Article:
Somewhere along the way, and I’m not sure exactly when, we lost our drive to do better; to be better.
We are products of the world we were brought up in. A world that celebrates mediocrity. A world that has done away with friendly competition and replaced it with a “participation awards” mentality. A world that has gotten so stuck in the cookie-cutter “American Dream” pipeline, that we’ve quite literally forgotten what it means to live.
Go to high school. Get your diploma. Go to college. Get your degree. Get a well-paying job. Have a stable relationship. Get married. Buy a house. Have children. Raise them right. Retire...die.
It seems as if over time we have streamlined life. We’ve poked and prodded, and chipped away here and there to create a formula for success. A formula that through trial and tribulation, has been optimized for efficiency and effectiveness and drilled into our minds so deep that we subconsciously go about our days without ever really realizing we are succumbing to it.
Let me preface by saying I too fell victim to this societal standard. I graduated from prep school. Went to college. Landed the dream internship. I spent my days working hard under the notion that it was all for my future. I graduated. I got my degree and numerous academic awards to go with it. And then as I was about to walk across the stage and shake the hands of my school’s President and the various Trustee’s, something happened. Something clicked.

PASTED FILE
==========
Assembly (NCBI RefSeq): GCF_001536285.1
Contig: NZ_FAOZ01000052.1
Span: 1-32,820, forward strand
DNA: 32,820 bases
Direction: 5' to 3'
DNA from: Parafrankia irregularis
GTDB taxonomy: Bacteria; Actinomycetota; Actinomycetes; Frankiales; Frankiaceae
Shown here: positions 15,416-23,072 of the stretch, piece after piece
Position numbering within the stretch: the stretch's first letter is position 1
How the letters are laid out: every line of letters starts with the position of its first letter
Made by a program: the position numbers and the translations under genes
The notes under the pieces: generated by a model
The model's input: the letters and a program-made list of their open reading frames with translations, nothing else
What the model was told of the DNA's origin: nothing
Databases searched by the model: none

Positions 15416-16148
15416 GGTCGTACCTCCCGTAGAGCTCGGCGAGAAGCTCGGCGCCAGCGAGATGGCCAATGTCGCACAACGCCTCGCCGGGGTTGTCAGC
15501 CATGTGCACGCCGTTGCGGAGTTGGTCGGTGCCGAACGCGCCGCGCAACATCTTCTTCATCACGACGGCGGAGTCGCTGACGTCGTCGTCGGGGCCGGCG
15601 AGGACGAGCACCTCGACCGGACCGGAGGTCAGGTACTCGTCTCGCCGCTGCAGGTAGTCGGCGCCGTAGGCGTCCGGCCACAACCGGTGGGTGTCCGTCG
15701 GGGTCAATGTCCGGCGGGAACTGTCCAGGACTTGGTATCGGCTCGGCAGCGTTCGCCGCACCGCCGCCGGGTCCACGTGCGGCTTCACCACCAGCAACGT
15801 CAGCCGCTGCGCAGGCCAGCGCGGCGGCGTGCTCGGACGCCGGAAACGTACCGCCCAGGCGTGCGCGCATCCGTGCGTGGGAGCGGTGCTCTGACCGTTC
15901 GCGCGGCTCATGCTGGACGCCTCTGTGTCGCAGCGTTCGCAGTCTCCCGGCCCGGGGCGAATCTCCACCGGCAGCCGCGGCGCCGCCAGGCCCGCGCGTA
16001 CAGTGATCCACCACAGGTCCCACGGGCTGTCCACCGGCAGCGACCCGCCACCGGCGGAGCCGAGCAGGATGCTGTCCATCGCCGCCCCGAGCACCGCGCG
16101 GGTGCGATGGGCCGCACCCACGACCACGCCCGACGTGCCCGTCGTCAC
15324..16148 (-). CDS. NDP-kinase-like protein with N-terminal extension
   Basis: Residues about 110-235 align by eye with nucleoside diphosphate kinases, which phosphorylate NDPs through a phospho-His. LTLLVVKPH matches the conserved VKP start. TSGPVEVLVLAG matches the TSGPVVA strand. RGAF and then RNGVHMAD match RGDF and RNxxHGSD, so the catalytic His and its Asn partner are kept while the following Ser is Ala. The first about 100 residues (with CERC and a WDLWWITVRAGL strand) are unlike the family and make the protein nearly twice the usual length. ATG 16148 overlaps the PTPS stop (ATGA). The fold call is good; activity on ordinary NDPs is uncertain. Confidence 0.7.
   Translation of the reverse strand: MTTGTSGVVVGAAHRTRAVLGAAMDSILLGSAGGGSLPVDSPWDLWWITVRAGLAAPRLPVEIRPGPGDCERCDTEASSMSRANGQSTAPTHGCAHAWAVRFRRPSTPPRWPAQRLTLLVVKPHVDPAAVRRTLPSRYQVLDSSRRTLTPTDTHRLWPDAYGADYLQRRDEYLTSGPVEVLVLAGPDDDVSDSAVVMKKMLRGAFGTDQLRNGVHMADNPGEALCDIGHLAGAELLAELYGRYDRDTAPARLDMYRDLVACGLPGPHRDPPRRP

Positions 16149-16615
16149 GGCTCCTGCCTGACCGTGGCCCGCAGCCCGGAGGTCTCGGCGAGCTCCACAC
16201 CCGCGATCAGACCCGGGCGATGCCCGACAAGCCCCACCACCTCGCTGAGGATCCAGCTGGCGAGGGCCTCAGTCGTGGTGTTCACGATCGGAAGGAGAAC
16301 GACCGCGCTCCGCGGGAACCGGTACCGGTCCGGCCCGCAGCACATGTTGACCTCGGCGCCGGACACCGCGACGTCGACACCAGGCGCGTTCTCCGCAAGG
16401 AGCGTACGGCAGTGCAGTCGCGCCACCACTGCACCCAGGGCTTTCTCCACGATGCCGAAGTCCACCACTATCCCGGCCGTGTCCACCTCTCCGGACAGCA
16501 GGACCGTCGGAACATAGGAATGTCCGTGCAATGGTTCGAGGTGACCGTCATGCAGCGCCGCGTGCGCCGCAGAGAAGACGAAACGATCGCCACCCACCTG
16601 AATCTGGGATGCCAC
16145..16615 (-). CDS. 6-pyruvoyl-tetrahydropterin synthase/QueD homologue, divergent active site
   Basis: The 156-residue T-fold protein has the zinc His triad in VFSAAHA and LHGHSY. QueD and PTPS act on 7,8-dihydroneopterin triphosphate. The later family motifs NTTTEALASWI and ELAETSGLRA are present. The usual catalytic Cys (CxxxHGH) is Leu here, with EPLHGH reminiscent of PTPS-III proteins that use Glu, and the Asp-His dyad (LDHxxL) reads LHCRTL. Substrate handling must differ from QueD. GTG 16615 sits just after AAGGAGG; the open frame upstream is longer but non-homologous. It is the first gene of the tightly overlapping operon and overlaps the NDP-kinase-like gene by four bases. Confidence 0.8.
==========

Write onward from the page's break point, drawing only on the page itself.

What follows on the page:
As I stood there waiting for them to call my name, I thought about how I didn’t have a job lined up and I wasn’t in a serious relationship with anybody and I had no idea what I was going to do come Monday morning, I realized that that’s how it’s supposed to be. There is no predefined “next-step,” though decades worth of societal expectations would have you think otherwise.
Life is supposed to be this crazy, overwhelming, scary, heart-pounding adventure, isn’t it? And some might think I’m crazy and living in some romantic fantasy world, but isn’t that the point?
When you look back through history and reflect on the people who really lived; the ones that changed the world, or invented something revolutionary, or traveled to and discovered unknown places, etc. Do you think that they dreamt of financial stability? Or a house with a picket fence? Or a husband/wife to come home to? Probably not.
I’m not saying that all of those things aren’t important, because they absolutely are. But they are not worthy of a dream. Dreams are meant to push limits. They’re meant to motivate. To inspire. To give you something worth fighting for when life’s got you pinned. They’re meant to make you feel alive.
Without a dream, you’re simply wandering through life only to arrive safely at death -- and where’s the fun in that?
A dream is not financial stability, or a picket fence, or a loving spouse; those are simply byproducts of living your dream.
Stop succumbing to the pre-defined, safe, lifeless formula that we’ve disappointingly accepted, and start writing your own.
Dare to dream. Dare to live.